Pickling 101: Basic Tips and Things to Remember

Making pickles simply means that you are elevating sufficiently the acidity level of a food product to prevent harmful organisms from growing. You can make pickles of just about any fruits, vegetables, meats, or eggs. By combining water and salt, you make brine. The brine creates lactic acid, a preservative, during product fermentation. The process of making pickles is similar to that of marinating meats overnight before we cook the meats.


There’s more to pickling than just pickles… but pickles are great, too!


  • Correct proportions of ingredients making up your brine are imperative for quality and safety when you are making pickles
  • Follow the directions precisely when making pickles. Do not make improvisations to avoid the risks of botulism.
  • Do not use homemade vinegar, as with making pickles you have to be certain that the acidity level is at least 5%.
  • Do not use jars and lids from commercially canned foods for making pickles. They do not seal properly.
  • Use standard canning jars with bands and lids that are in perfect condition. Although you can reuse the bands, you cannot reuse the lids.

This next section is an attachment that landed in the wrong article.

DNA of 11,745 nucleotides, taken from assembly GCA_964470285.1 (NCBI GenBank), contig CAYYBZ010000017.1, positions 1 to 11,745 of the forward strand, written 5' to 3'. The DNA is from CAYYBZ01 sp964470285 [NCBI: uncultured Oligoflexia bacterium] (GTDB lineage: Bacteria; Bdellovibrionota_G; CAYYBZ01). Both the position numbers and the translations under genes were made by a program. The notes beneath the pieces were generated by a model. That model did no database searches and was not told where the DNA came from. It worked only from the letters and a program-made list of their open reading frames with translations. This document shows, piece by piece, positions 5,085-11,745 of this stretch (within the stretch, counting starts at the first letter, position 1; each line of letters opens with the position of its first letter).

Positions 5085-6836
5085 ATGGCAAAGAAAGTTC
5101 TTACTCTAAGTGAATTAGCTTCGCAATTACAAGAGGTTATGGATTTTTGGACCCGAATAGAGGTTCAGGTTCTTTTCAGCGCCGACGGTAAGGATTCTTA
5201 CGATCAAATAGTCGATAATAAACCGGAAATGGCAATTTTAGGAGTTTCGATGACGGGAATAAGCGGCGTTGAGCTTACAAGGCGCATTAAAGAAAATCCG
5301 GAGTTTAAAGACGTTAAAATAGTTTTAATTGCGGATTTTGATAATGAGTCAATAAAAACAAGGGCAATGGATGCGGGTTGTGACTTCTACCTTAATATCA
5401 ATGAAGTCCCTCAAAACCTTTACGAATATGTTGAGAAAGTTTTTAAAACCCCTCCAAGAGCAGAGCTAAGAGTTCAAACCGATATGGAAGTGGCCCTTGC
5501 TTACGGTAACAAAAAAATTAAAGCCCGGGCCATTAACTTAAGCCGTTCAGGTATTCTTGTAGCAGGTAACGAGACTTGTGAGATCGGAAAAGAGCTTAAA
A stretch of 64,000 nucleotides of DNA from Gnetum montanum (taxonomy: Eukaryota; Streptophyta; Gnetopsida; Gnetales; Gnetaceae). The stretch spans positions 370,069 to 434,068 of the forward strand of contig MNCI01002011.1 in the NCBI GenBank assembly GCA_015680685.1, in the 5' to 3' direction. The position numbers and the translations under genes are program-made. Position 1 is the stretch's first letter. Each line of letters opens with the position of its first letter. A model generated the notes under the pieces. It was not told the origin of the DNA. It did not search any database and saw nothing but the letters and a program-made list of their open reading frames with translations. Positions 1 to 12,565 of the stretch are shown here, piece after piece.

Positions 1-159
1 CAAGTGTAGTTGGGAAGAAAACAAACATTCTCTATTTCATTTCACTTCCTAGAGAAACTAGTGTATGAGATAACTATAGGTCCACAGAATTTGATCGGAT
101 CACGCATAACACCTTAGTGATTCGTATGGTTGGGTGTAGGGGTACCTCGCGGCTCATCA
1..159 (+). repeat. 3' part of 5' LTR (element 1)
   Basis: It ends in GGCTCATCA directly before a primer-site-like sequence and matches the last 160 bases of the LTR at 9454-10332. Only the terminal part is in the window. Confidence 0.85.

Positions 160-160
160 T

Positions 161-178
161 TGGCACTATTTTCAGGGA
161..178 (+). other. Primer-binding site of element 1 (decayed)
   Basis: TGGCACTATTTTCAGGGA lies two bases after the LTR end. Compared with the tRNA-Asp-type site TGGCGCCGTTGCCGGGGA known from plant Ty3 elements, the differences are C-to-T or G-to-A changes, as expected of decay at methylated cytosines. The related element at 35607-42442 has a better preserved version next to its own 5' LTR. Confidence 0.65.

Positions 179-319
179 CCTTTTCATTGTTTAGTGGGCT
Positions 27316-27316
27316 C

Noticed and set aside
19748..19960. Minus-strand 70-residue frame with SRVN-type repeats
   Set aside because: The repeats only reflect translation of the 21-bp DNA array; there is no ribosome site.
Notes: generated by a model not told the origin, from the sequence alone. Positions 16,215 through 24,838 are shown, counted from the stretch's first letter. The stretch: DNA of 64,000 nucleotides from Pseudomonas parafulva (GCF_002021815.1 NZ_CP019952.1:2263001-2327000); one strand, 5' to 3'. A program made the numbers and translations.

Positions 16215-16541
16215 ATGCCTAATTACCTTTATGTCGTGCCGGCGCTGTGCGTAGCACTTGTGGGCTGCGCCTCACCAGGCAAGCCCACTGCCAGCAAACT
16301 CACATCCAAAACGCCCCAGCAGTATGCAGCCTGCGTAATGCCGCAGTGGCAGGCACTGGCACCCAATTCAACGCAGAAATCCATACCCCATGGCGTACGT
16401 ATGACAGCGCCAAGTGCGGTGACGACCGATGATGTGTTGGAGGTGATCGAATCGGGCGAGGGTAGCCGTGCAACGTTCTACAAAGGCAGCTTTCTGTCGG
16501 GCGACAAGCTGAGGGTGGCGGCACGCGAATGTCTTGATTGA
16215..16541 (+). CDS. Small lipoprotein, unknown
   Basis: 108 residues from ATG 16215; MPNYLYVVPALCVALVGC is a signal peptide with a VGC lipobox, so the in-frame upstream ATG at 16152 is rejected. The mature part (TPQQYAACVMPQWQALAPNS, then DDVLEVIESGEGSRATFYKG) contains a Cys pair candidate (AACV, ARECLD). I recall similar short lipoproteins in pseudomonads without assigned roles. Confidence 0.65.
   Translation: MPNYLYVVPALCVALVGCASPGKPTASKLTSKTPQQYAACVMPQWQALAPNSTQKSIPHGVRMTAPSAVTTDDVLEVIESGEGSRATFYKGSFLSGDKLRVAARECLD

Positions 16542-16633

• Dented or otherwise defective bands cannot be reused
  • Refrigerated quick-processed pickles are considered safe up to six months, if the products have been fully fermented. A good example is sauerkraut.
  • For every thousand feet above sea level, recipes for making pickles that call for less than 20 minutes of processing require an additional minute
  • Recipes for making pickles that call for 20 minutes or more of processing require an additional two minutes
  • For example, if you are at 1,000 feet above sea level, at 10 minutes processing time, set your timer for 11 minutes. At 20 minutes processing time, set your timer for 22 minutes.
  • If recipes for making pickles call for less than ten minutes processing, sterilize the jars and place the products while the jars are hot.
  • Set your canner so that there is a gentle boil throughout the processing time.


  • Aside from the basic spears and whole pickles, relishes are also a popular form of making pickled fruits and vegetables
  • Chop the produce and place in the vinegar solution. You can add more sugar to the recipe for a sweeter relish, but do not use sugar substitutes.

Fermentation and Curing Period

  • When making pickles, the fermentation and curing period will depend on the ingredients and processing system
  • For example, making regular dill pickles may take about three weeks, whereas refrigerator dills may take about one week only.
  • Pickles that are quickly processed (fresh pack) are brined about eight to ten hours, or overnight, then drained and covered with the seasonings and vinegar.
  • Fruit pickles are usually heated in seasoned syrup made acidic with lemon juice or vinegar.

Pickling 101: Basic Tips and Things to Remember - Easy Balcony Gardening

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